On May 12, the Lexington Wildcats snagged their first boys track and field state championship. The Wildcats opened the meet at Spring Valley by setting a state record in the 3,200 relay and sealed their victory with a third place finish in the 1,600 relay — run by four athletes who were appearing in the state final for the first time.
Lexington edged Spring Valley by 10 points to earn its place in the record books.
First-year coach Matt Oberly talked to The State about the achievement.
Did you know going into this season that your team could win the state title?
It was probably a project that I didn’t think would happen my first year. We had a lot of kids from cross country that had experience running in the big meets. But my goal at the beginning of the season was to win region championship, and a lot more kids were involved in that. But we were able to do that, and then with the qualifiers we tried to get as many people out as we could. There were a lot of other teams and a lot of other variables, and I definitely was not sure that it would happen this year.
What were the key factors to putting your team in position to win the crown?
We had talked the whole season about expecting the distance guys to be there. We put them in more events than we would have if we hadn’t been going for the team championship.
Then, our 1,600 relay team got there, and that was great for us to get there. Because that was four guys who had never been to the state championship, but they really worked hard and made that their goal too.
The hard work really paid off for all of those guys.
Who were the team leaders?
Trey Carson was a real good leader for the sprint group. He was a senior and this was the last time he was going to be wearing a Lexington jersey, and he was good about making sure everybody was focused on the little things we needed to get done. On the distance side, Tony Morales, Colby Coulter, Erik Wendt and Blake White have been very, very important. Blake really worked very hard with the younger guys, who we are going to need in the next years.
What was it like watching the 3,200 team win the title and set a state record?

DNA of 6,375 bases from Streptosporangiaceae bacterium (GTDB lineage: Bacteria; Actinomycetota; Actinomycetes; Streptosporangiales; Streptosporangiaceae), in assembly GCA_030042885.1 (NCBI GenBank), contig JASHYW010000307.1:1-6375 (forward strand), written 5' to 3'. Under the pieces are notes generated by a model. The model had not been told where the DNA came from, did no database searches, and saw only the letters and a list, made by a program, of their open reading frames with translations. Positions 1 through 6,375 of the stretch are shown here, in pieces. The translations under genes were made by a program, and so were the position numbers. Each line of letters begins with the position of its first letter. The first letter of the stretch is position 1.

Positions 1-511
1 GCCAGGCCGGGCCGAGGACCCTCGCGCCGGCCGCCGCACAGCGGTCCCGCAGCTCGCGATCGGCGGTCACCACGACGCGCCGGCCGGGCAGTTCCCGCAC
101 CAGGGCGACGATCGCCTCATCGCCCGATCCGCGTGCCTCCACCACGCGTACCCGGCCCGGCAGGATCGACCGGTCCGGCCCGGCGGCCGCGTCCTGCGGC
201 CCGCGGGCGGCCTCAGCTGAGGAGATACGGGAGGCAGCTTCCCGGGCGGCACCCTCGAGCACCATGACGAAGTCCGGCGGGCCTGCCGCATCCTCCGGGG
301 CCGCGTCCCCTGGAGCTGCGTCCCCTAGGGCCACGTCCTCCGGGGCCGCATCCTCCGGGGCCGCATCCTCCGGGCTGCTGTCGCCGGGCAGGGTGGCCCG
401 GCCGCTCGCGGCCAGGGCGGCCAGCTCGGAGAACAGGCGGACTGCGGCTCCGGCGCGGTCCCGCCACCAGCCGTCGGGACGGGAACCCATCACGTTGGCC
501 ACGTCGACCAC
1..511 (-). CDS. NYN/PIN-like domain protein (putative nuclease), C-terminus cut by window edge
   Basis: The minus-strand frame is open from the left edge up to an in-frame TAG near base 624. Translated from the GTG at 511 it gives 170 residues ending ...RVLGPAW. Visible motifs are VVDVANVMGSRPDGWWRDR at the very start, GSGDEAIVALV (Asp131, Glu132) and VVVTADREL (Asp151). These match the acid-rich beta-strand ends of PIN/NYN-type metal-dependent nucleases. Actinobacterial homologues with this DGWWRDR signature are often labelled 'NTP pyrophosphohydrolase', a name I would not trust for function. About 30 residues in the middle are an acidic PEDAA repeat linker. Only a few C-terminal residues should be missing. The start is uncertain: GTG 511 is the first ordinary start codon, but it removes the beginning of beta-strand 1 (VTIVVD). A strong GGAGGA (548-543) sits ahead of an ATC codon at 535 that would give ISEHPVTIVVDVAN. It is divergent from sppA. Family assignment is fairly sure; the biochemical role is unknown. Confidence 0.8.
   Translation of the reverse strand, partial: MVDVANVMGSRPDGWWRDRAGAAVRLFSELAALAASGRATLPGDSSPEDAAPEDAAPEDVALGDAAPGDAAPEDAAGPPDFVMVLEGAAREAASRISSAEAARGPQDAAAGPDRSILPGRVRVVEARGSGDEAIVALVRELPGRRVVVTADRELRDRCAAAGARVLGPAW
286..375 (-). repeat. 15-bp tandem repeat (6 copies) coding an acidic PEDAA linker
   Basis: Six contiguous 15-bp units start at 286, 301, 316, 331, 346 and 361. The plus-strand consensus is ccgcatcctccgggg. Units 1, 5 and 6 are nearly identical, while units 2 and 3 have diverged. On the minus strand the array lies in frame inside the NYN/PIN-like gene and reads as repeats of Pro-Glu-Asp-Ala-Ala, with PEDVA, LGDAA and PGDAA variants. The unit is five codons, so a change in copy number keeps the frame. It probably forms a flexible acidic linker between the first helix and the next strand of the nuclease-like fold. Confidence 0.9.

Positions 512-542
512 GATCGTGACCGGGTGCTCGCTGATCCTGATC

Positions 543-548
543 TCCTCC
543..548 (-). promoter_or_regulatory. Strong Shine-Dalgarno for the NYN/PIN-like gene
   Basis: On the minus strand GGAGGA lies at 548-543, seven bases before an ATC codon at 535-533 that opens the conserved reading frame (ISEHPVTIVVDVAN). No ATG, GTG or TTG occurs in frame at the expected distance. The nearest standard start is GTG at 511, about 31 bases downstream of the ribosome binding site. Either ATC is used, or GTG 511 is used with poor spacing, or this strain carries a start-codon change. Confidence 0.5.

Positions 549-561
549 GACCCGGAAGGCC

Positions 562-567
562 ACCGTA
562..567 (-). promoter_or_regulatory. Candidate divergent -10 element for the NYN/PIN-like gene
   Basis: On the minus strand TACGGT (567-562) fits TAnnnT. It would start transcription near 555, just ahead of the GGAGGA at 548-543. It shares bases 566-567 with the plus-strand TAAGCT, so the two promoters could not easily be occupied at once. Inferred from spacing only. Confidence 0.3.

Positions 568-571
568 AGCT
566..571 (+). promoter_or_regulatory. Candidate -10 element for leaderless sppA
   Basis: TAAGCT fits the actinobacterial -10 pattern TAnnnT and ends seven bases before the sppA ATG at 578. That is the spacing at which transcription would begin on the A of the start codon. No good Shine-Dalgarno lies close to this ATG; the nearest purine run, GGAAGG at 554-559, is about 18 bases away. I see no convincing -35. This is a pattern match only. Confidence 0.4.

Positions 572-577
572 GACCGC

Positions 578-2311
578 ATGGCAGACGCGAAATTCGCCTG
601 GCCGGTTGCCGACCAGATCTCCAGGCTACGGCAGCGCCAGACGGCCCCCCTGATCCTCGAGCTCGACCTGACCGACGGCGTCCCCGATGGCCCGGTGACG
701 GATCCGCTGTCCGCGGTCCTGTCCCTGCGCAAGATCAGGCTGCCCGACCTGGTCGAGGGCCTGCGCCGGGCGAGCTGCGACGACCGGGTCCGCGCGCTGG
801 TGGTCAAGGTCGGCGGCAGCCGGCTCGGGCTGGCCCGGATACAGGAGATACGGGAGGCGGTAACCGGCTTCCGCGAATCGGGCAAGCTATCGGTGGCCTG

That was really, really exciting. That kind of set the tone for us. We knew it was going to be a great race with us and Spartanburg. Those four guys were really more focused on that than anything, and it was bigger for them than any individual goals.
What was it like going into the final day?
We got the most points we could get on Friday night, but on Saturday morning, it was hard. We had to sit around and wait for the mile to start scoring points, and we saw a lot of other teams jump out front. It was kind of nerve-wracking waiting to get to our events. But by the time we got out there, the guys really showed up to race. They knew what they had to do, and they went out and did it.
What was it like having Spring Valley on your heels?
We got beat pretty bad by Spring Valley when we competed against them at Dutch Fork, when they had a lot of people in field events which we didn’t have at that time. ... I kind of had my eye on Spring Valley because I knew they were going to race hard. It’s going to be interesting next year because we’re getting Dutch Fork into the region.
How do you feel about the team’s future?
It’s great for the school, and hopefully it will get a lot more kids to come out. It’s going to be tough to replace a Colby Coulter, but on the sprint side, we’ve got three of the four 1,600 relay guys coming back.
What did you learn after a successful first year as coach?
It’s been a fun ride, and one thing I’ve learned is kids are going to do what you ask them to do. It’s been great to work with great kids. They make my job easier.